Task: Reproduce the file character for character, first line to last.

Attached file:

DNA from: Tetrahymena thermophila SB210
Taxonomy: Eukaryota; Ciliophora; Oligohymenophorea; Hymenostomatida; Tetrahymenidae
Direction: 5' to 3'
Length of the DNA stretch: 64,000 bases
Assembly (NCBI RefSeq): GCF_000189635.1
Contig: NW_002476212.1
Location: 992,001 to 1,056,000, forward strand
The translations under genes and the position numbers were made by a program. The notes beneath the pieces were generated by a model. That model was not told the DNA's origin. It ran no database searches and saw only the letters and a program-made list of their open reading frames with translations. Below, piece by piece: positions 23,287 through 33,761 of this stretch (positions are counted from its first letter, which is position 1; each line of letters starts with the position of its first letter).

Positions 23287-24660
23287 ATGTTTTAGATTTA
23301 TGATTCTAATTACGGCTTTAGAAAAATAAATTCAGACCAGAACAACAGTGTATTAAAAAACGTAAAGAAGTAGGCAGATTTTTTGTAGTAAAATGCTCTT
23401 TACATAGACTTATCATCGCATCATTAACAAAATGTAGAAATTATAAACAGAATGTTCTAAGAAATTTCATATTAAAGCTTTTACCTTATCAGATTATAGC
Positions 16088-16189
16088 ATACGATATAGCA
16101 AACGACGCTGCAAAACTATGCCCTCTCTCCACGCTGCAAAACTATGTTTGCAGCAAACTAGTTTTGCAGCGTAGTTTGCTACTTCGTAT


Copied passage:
DNA from: Tetrahymena thermophila SB210
Taxonomy: Eukaryota; Ciliophora; Oligohymenophorea; Hymenostomatida; Tetrahymenidae
Direction: 5' to 3'
Length of the DNA stretch: 64,000 bases
Assembly (NCBI RefSeq): GCF_000189635.1
Contig: NW_002476212.1
Location: 992,001 to 1,056,000, forward strand
The translations under genes and the position numbers were made by a program. The notes beneath the pieces were generated by a model. That model was not told the DNA's origin. It ran no database searches and saw only the letters and a program-made list of their open reading frames with translations. Below, piece by piece: positions 23,287 through 33,761 of this stretch (positions are counted from its first letter, which is position 1; each line of letters starts with the position of its first letter).

Positions 23287-24660
23287 ATGTTTTAGATTTA
23301 TGATTCTAATTACGGCTTTAGAAAAATAAATTCAGACCAGAACAACAGTGTATTAAAAAACGTAAAGAAGTAGGCAGATTTTTTGTAGTAAAATGCTCTT
23401 TACATAGACTTATCATCGCATCATTAACAAAATGTAGAAATTATAAACAGAATGTTCTAAGAAATTTCATATTAAAGCTTTTACCTTATCAGATTATAGC
Positions 16088-16189
16088 ATACGATATAGCA
16101 AACGACGCTGCAAAACTATGCCCTCTCTCCACGCTGCAAAACTATGTTTGCAGCAAACTAGTTTTGCAGCGTAGTTTGCTACTTCGTAT